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Posts Tagged ‘spinning’



New Dem Party/Brown Whack at eMeg on Goldman

Friday, May 7th, 2010

The California Democratic Party, coordinating with Jerry Brown’s campaign for governor, is expected today to launch an attack on Republican front-runner Meg Whitman in the form of an “issues” ad calling on Congress to “stop special favors for wealthy Wall Street insiders,” sources told Calbuzz on Thursday.

The assault — which the Brown campaign would not confirm — comes as private polling by Republican Steve Poizner, by Whitman and various other candidates and initiative campaigns shows the Republican race for governor now within 10 points, with Poizner closing fast.

The CDP/Brown effort is aimed at weakening Whitman even further, especially among independent voters who will be crucial in the general election. If, as a side benefit, the ad campaign also erodes Whitman’s standing in the GOP primary, so much the better, sources said.

Whitman is struggling to douse the fires rising from attention focused on the fact that Goldman Sachs gave her access to initial public stock offerings that she “spun” or resold for personal profit while she was CEO at eBay. Goldman Sachs got eBay’s investment banking business and Whitman was, for a time, also a member of Goldman’s board.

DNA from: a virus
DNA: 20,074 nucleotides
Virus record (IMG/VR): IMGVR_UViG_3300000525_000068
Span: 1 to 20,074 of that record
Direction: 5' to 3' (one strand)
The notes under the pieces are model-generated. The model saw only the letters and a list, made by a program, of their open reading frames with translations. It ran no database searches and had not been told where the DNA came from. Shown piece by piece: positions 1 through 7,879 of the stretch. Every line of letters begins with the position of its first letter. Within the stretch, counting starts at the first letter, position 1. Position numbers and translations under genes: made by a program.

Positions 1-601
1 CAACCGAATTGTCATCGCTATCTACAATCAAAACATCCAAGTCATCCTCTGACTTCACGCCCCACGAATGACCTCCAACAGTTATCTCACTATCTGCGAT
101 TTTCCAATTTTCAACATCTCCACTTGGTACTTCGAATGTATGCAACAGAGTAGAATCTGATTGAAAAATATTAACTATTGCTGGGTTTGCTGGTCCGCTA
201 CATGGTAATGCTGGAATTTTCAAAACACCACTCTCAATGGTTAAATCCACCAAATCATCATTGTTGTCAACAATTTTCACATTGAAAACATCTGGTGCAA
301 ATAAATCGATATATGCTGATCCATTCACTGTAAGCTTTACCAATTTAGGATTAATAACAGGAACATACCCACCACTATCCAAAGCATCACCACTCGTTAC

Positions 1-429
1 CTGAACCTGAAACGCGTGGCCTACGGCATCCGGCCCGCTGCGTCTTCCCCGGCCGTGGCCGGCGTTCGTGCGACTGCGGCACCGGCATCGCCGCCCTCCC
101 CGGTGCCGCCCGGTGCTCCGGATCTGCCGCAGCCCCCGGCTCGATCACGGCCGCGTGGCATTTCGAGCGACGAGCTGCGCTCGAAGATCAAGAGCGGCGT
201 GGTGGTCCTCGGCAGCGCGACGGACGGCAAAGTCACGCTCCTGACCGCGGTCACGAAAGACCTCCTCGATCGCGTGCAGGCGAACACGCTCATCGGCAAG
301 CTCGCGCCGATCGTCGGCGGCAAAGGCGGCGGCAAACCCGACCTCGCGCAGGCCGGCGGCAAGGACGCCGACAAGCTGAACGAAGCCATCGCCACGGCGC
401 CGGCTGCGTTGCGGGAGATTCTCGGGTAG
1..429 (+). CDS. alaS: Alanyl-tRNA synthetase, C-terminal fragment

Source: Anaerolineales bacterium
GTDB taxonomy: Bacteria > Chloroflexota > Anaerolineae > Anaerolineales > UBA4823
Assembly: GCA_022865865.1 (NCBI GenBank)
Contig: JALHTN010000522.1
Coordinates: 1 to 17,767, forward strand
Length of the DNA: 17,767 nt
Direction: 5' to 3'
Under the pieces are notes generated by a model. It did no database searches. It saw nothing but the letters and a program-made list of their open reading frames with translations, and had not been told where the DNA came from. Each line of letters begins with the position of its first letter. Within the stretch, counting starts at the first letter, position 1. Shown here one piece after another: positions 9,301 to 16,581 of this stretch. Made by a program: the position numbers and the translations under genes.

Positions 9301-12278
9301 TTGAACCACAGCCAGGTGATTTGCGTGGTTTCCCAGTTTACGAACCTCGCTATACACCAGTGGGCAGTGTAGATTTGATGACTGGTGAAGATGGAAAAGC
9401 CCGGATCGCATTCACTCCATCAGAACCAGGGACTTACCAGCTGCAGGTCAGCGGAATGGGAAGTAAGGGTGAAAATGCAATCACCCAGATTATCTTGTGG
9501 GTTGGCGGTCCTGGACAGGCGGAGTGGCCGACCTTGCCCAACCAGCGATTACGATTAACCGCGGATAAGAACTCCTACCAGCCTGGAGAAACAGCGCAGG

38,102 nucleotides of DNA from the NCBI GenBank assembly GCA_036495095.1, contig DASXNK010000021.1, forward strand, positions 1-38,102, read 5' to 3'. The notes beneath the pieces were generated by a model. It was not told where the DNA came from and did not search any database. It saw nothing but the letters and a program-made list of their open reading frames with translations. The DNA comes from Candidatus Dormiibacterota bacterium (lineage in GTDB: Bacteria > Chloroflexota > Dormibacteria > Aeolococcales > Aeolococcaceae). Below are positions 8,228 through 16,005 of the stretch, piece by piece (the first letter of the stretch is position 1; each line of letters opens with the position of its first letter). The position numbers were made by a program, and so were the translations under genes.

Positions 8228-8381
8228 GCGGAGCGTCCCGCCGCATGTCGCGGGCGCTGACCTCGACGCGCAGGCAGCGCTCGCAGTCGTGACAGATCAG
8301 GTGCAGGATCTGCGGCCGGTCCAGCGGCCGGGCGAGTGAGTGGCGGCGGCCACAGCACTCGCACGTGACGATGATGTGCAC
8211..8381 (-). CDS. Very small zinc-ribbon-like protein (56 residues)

The practice of “spinning” was legal at the time, but was outlawed shortly after a Congressional investigation and about the same time Whitman resigned from the Goldman board and returned $1.78 million in profits to settle an eBay shareholder lawsuit.

Calbuzz has not seen the CDP/Brown ad itself, but it has been described by media industry sources. According to them, the ad notes that a judge called Whitman’s spinning an “obvious conflict of interest,” that she was “forced” to return her profits and that she has “secretive offshore accounts, managed by Goldman Sachs, used by the rich to avoid taxes.”

In the same way the California Chamber of Commerce briefly used an “issues ad” to attack Brown, the CDP and Brown are using an “issues ad” to attack Whitman. The difference is that the Chamber is officially a non-partisan organization and the California Democratic Party and the Brown campaign are anything but non-partisan.